RiP Harriet McKnight
Writer and editor Harriet McKnight (1988–2018) has died.
She grew up in Bermagui and spent several years studying music and performing around Melbourne before deciding to return to her love for the written word. In 2013, she graduated with distinction from RMIT University with a Bachelor in Creative Writing. She was the author of the novel Rain Birds (Black Inc.) and a celebrated short-story writer, whose work was shortlisted for the 2014 Overland VU Short Story Prize, the 2015 ABR Elizabeth Jolley Short Story Prize, and the 2016 Overland Neilma Sidney Short Story Prize. She worked for a number of years as managing editor of the Canary Press before relocating to Darwin, where she developed programs on the risks and effects of gambling with several Indigenous communities throughout the Territory.
Canary Press editor and writer Robert Skinner writes:
‘The Canary Press as I remember it, was four years of unrelenting chaos. And always in the middle of it, with a calm gravity, was Harriet. She was unflappable (except in her love for a certain American author who, she said, “could flap me anytime”). As an editor—as in life—Harriet was tender, insightful, and incredibly generous with writers and their words. There would have been no magazine without her. She worked with love, passion and an unswerving dedication. She was a great friend and colleague, and we will miss her terribly.’
Publisher Aviva Tuffield writes:
‘I am so proud to have published Harriet McKnight’s Rain Birds, an accomplished novel that draws insightful parallels between the loss of personal memory through dementia and our collective amnesia in regards to environmental devastation and the extinction of species. Harriet was a delight to work with and had such an empathic imagination; her writing always seemed wise beyond her years.’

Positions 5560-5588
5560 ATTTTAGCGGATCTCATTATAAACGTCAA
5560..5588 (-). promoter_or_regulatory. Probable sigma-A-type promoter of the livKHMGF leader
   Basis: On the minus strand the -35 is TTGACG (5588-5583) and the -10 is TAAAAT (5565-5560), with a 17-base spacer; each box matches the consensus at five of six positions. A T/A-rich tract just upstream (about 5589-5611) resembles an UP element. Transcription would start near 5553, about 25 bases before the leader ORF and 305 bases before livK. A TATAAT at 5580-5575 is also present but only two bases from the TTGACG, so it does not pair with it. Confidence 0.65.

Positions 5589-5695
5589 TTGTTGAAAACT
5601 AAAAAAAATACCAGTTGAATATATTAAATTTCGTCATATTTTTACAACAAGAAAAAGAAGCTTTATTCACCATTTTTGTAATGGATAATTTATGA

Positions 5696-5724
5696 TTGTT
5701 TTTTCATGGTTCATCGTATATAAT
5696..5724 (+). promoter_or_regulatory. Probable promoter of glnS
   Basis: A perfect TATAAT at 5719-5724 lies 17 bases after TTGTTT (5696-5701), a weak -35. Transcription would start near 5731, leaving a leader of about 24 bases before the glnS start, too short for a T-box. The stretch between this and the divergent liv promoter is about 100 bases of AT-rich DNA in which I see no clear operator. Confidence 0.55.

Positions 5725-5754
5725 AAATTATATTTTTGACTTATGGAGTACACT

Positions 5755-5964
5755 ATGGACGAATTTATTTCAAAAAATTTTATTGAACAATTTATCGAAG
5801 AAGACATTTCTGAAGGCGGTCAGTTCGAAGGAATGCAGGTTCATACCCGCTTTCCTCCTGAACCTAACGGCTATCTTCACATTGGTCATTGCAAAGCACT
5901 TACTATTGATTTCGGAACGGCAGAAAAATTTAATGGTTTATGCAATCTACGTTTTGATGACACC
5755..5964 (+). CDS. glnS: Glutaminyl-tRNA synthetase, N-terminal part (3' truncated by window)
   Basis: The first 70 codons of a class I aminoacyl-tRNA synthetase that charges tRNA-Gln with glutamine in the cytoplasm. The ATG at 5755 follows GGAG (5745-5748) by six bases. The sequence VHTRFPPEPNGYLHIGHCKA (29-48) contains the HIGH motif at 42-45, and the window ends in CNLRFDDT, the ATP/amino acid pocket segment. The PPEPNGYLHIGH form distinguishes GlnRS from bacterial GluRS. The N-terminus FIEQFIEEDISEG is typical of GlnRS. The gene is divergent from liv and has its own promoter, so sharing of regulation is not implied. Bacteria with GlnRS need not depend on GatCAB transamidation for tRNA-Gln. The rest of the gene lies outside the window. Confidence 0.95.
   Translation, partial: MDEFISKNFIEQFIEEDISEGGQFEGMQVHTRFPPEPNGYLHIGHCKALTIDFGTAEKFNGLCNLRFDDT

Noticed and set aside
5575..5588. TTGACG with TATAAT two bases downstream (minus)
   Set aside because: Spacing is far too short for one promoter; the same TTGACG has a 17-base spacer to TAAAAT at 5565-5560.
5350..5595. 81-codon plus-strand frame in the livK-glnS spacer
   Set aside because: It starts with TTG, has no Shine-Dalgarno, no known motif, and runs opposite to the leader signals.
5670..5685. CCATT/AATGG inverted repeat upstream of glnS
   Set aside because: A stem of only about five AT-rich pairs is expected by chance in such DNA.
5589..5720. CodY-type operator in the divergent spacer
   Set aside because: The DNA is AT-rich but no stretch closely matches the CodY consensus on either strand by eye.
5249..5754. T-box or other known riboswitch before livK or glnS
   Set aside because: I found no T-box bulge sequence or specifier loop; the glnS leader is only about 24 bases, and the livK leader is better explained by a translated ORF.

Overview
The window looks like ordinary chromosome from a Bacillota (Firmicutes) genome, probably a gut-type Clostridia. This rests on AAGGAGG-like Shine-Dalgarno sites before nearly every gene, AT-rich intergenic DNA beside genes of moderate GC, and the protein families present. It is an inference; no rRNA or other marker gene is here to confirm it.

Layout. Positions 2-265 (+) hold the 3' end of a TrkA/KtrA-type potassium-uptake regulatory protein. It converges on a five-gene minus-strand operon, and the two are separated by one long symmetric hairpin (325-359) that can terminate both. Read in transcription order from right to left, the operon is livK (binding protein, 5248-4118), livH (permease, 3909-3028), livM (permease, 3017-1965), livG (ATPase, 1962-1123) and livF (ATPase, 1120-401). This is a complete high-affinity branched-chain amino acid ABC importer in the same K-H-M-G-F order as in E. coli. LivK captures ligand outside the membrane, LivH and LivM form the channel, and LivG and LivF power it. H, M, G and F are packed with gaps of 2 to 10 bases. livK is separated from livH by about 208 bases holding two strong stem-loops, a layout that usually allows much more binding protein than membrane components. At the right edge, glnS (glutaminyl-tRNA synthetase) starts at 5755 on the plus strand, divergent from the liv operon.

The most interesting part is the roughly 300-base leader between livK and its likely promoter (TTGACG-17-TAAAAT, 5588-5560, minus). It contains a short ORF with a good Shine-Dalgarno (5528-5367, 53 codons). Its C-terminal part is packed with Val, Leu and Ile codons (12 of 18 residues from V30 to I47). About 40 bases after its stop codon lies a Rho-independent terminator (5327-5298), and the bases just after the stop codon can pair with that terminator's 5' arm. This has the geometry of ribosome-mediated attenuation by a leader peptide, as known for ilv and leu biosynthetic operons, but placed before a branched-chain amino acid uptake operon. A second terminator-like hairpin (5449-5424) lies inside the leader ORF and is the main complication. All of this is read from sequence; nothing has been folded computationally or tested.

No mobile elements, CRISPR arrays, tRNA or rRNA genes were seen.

Francesa Rendle-Short, David Carlin, Penny Johnson and Ali Barker, from the WrICE Program at RMIT, write:
‘Harriet was an extraordinary young woman, a great writer, with so much more to give and to live for. She was at once a gentle soul, fiercely intelligent and very funny. The Writing and Publishing community at RMIT, and Harriet’s fellow WrICE writers (Writers Immersion and Cultural Exchange) around the world are deeply saddened by her loss.’
Author Melanie Joosten writes:
‘At the launch of Rain Birds, aware that debut writers invariably get reviewed with consideration of their potential—“I look forward to what she will write next”—rather than the book they have worked so hard to craft, I made the following observation: “While Harriet is an intelligent and perceptive author of whom I am sure we will read more of in years to come, Rain Birds is such a quietly complete novel that I don’t think it necessary for Harriet to write another word.” While the loss of Harriet is not an eventuality that I could have ever imagined or yet come to understand, as a measure of her work I stand by the statement.’
Author Jennifer Down writes:
‘Harriet was an empathetic, sharply perceptive writer of enormous skill, and a generous supporter of emerging Australian writers—but most importantly, she was a warm-hearted and gentle soul. I had the pleasure of getting to know her only briefly, during a residency in 2014, but I feel eminently lucky to have done so.’
(Photo credit: Nicholas Walton-Healey)